Carl Einstein finds inspiration in African fairy tales (1917)

Carl Einstein (1885-1940) was a German-Jewish historian and art critic who is well-known for championing and promoting modernist art. Like many modernists, he was impressed with new discoveries that pointed to a long tradition of sophisticated arts and culture in Africa. He fought in the First World War and spent much of it working in the colonial office of occupied Belgium, where he had the opportunity to research African art and legends collected by colonial authorities. Since Herder, folk legends had been seen as an expression of a people’s cultural roots and were thus necessary for appreciating any culture. He was interested in myths, especially origin stories (humanity, death, war, light and dark) that readers might compare with European stories. But as an expressionist he was also interested in using such “primitive” cultural artifacts as a way to make readers question the stifling conventions of modern civilization and suggest the liberating possibility of new ways of life. Stories of broken conventions, human imperfection, and violence drew his eye, as well as stories that suggest a break with the existing order could be a creative force. Rather than translating them directly, he re-told the stories in ways that made them sound more “authentic,” chiefly by writing in simple language and removing them from any historical context. 

The story reprinted below, from the Bakuba kingdom in what is today the Democratic Republic of Congo, tells a story of how humans learned to make fire.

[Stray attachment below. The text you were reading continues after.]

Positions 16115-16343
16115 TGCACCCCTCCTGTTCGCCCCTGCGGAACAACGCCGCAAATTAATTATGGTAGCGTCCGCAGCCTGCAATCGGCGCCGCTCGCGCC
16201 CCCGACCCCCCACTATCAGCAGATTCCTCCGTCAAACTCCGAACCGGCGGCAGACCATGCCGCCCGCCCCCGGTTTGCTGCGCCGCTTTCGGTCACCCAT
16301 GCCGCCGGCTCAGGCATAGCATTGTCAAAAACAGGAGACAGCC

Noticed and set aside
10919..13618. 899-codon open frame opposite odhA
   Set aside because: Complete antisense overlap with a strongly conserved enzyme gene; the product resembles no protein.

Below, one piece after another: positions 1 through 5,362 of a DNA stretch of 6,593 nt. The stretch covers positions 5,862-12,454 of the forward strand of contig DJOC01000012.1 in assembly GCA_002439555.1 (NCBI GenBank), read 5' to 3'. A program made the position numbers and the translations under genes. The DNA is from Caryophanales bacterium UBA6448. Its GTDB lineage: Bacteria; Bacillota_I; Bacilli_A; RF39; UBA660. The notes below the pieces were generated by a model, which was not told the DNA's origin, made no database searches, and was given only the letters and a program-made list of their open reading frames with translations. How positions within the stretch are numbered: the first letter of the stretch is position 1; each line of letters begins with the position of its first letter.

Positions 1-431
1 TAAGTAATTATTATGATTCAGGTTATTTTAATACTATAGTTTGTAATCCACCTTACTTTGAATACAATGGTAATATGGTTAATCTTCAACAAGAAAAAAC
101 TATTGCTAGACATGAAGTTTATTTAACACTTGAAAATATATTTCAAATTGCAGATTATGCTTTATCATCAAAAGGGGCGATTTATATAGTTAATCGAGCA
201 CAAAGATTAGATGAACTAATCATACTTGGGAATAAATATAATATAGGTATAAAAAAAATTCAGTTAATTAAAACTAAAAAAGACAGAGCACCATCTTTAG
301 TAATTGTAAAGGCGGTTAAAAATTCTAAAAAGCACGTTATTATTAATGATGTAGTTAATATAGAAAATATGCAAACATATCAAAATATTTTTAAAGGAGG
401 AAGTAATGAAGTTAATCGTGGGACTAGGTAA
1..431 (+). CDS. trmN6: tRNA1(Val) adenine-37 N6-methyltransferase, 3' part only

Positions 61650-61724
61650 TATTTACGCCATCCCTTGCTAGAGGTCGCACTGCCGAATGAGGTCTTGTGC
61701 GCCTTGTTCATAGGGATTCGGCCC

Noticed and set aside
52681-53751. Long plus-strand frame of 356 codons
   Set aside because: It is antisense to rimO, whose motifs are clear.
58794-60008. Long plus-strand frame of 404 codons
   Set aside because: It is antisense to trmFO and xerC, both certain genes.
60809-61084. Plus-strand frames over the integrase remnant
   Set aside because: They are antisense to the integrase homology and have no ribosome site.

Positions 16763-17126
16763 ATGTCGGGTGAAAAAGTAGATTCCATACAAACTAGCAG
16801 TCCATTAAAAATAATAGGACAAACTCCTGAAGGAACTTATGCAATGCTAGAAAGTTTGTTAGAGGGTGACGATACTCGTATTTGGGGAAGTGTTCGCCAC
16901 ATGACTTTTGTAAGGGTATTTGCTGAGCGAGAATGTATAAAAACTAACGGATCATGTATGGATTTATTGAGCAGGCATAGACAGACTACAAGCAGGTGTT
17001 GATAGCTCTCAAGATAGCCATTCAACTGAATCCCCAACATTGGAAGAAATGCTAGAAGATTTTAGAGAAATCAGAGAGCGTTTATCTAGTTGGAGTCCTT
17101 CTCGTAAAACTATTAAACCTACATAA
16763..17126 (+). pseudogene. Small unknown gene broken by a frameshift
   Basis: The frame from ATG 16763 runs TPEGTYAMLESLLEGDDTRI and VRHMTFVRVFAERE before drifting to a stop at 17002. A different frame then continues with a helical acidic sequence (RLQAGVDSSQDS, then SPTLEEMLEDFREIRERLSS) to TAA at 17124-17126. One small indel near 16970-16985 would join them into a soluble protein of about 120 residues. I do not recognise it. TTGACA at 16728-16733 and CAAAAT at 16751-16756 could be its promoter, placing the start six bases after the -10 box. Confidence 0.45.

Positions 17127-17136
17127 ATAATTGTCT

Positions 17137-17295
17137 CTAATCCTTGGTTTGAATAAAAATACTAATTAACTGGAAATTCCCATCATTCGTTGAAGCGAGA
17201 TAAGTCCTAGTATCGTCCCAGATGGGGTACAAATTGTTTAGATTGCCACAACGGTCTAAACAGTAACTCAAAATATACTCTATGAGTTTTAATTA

Jeff Bowersox


How one kindles a fire

During the reign of Muchu Mushanga there lived a man with the name of Kerikeri. One night he dreamed that Bumba game to see him and told him to go on a certain path, to break off branches of a certain tree, and to carefully hold onto them. He did this, and when the branches were completely dried out, Bumba came to him in a new dream, congratulated him on his obedience and directed him to make rows of fire. Kerikeri kept his secret to himself and when by chance all the fires of the village were extinguished, he sold fire to his neighbors at a high price. All clever and smart men tried to discover his secret, but he protected it carefully.

Muchu Mushanga had a very beautiful daughter with the name of Katenga; he said to her, “if you can discover the secret of this man, you will be honored and sit among the elders like a man.” Katenga tantalized Kerikeri, and he fell in love with her. When Katenga saw this, she ordered that all the fire of the village be extinguished and sent a slave to tell Kerikeri to expect her in his hut in the evening. When this was accomplished, she slipped to his hut and knocked on the door. The night was very dark. Kerikeri allowed her in.

She sat herself down and remained silent. The lover asked, “why are you silent Katenga? Do you not love me?” She replied, “how can I think of love when I am shivering in your house? Go, get fire so that I can see you and warm my heart.”

So Kerikeri ran to the neighbors to get fire, but, remembering Katenga’s instructions, they had put out their fire, and he returned having found none. In vain he entreated Katenga to ease his desire, she persisted that he should start a fire. Finally he gave in, found his sticks and prepared a fire while she watched attentively. Then she laughed and said, “you thought that I, a king’s daughter, loved you just for who you are? I only wanted to see your secret, and now that the fire has been kindled, you can have a slave put it out.” Then she arose, fled from the hut, announced the secret to the entire court, and said to her father, “where a powerful king founders, a crafty woman will succeed….”

Source: Carl Einstein, “Negermythen,” Marsyas (1917): 45-46. Translated by Jeff Bowersox.

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